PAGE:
Jonathan Lewis believes young adults are hungry for spiritual mentors. Now the ball is in the church’s court to provide them.
Lewis is one of three young adult Americans whom Pope Francis invited to participate in the Synod of Bishops on Young People held in October at the Vatican. Lewis also attended a Saint Mary’s Press-sponsored symposium in Baltimore in January on the subject of disaffiliation in young Catholics.
Saint Mary’s Press Research asked Lewis, who serves as Assistant Secretary for Pastoral Ministry and Social Concerns for the Archdiocese of Washington, about his four-minute “intervention” at the synod. In that statement, Lewis argued that young adults today need and want spiritual mentors, and that the Catholic Church is not adequately responding to this reality.
Asked to describe the qualities of an effective spiritual mentor, Lewis cites the final document issued from the presynodal gathering in March in Rome.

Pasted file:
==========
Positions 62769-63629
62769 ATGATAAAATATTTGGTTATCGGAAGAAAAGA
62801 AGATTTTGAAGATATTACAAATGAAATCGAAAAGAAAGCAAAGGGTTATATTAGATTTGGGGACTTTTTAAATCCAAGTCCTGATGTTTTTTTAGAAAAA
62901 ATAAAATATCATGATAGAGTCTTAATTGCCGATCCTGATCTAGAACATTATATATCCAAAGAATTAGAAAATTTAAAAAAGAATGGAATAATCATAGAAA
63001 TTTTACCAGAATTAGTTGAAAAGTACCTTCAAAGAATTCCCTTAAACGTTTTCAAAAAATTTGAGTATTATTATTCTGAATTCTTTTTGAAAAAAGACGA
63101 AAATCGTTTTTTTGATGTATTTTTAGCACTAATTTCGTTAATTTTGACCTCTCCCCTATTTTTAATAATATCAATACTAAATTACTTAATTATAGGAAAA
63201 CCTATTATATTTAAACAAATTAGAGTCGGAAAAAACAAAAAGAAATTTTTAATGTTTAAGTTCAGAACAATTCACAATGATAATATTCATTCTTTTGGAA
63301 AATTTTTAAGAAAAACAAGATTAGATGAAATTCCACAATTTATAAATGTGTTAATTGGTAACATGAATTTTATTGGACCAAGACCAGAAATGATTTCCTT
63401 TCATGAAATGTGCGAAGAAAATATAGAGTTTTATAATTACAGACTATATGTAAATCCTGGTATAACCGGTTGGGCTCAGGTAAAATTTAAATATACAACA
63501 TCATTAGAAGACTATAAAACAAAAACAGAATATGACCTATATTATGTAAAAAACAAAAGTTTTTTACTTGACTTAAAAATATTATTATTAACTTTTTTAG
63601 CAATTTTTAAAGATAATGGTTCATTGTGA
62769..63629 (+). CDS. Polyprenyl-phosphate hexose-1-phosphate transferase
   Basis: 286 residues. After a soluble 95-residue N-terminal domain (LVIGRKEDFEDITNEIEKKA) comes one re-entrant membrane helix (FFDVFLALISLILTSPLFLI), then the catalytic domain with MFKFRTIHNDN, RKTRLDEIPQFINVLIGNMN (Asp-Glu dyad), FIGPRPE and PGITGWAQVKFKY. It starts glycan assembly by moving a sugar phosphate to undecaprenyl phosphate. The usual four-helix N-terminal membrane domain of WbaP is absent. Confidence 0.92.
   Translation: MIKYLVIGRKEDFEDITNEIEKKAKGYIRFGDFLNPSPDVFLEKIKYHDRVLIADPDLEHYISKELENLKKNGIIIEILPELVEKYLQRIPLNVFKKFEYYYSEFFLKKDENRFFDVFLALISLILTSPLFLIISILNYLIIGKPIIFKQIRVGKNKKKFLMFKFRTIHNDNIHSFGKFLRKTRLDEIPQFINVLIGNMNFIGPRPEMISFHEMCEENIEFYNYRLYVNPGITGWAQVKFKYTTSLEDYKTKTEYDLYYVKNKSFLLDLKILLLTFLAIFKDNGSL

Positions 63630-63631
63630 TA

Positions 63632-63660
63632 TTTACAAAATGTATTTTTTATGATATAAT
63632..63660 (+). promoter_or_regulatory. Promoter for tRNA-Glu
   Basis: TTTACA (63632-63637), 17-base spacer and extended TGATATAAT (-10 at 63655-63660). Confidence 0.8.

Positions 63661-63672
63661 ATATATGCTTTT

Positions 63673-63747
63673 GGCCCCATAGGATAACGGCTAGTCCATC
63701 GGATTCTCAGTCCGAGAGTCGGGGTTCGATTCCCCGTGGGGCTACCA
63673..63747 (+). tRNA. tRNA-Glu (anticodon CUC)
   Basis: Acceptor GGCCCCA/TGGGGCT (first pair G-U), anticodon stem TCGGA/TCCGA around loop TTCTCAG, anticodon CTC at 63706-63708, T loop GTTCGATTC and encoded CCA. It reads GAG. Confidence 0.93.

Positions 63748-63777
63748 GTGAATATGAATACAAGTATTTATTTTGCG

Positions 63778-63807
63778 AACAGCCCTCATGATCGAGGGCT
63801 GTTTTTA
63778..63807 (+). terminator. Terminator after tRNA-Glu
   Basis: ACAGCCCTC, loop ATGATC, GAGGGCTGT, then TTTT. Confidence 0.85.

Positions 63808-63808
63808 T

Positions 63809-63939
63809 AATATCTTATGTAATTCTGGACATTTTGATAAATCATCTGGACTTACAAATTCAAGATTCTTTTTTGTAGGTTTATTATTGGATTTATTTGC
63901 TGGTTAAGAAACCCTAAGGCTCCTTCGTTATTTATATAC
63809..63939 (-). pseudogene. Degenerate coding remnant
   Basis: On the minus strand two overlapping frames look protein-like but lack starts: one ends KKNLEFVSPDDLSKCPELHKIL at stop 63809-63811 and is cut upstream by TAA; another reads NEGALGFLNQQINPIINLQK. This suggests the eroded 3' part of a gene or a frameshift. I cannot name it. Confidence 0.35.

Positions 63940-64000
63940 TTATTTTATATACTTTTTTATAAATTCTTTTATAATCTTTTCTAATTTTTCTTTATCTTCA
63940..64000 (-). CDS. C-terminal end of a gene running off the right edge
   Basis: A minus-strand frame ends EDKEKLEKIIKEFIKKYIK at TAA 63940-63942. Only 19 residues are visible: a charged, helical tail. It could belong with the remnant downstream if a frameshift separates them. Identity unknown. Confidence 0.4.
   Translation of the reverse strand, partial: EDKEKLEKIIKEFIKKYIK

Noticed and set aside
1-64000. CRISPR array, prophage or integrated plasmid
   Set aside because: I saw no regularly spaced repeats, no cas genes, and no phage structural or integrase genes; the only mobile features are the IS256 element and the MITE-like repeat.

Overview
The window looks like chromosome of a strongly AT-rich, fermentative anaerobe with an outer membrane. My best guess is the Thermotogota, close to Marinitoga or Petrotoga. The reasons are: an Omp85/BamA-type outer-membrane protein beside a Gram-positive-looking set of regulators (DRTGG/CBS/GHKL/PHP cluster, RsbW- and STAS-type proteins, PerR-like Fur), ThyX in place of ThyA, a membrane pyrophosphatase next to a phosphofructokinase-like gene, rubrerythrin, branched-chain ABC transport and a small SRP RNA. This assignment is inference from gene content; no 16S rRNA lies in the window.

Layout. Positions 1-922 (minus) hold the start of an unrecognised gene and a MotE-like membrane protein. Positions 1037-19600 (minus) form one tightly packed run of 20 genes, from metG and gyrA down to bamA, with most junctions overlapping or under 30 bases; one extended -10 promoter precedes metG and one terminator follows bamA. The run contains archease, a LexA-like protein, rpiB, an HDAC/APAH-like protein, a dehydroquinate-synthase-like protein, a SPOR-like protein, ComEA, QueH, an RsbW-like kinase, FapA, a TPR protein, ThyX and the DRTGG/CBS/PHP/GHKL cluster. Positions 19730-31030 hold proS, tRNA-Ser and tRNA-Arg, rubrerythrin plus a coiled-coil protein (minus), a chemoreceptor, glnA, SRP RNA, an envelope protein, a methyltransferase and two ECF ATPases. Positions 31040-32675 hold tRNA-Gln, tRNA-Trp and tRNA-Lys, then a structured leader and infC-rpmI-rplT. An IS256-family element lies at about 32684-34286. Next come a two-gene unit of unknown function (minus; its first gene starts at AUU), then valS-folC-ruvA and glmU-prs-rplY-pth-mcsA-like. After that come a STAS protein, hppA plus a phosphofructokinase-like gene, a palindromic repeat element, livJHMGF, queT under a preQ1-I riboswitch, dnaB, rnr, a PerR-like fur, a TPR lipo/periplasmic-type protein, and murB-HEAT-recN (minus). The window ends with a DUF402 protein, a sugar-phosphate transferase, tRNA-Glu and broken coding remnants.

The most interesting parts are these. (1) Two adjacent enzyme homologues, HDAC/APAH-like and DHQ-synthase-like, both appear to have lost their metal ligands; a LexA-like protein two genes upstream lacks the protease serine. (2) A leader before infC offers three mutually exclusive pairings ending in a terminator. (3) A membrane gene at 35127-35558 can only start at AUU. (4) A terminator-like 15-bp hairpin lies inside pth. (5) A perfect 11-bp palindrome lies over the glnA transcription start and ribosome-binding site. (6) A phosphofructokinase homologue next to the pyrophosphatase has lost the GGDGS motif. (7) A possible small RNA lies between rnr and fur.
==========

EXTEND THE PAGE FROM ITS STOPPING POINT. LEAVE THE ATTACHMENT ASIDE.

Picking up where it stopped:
According to the document, a spiritual mentor should be
To be effective, said Lewis, mentors need to “be who [they] are and be that well, to model trust and reflect the goodness, truth, and beauty of God in their daily lives. When people see that they can become intrigued and are being attracted to Christ through us. To be effective, the social and moral tradition of the church must be embodied in us.”
While being an effective mentor may be intuitive for some—such as effective catechists, coaches, and teachers—“for others it doesn’t come intuitively, it needs to be taught and caught—modeled for them as well,” said Lewis.
The church needs “a culture change, before any program change,” said Lewis. The church must transform the culture of parishes and communities so that mentorship and accompaniment become normalized, he said. “Programs alone don’t work. Transforming culture is slower and more difficult work.”
To be authentic, mentorship must be reciprocal and not one-way, said Lewis. “In a real mentor-apprenticeship relationship, both people benefit,” he said. Referencing the prophet Joel (3:1), Lewis said young people need elders for their vision, and elders need young people for their dreams.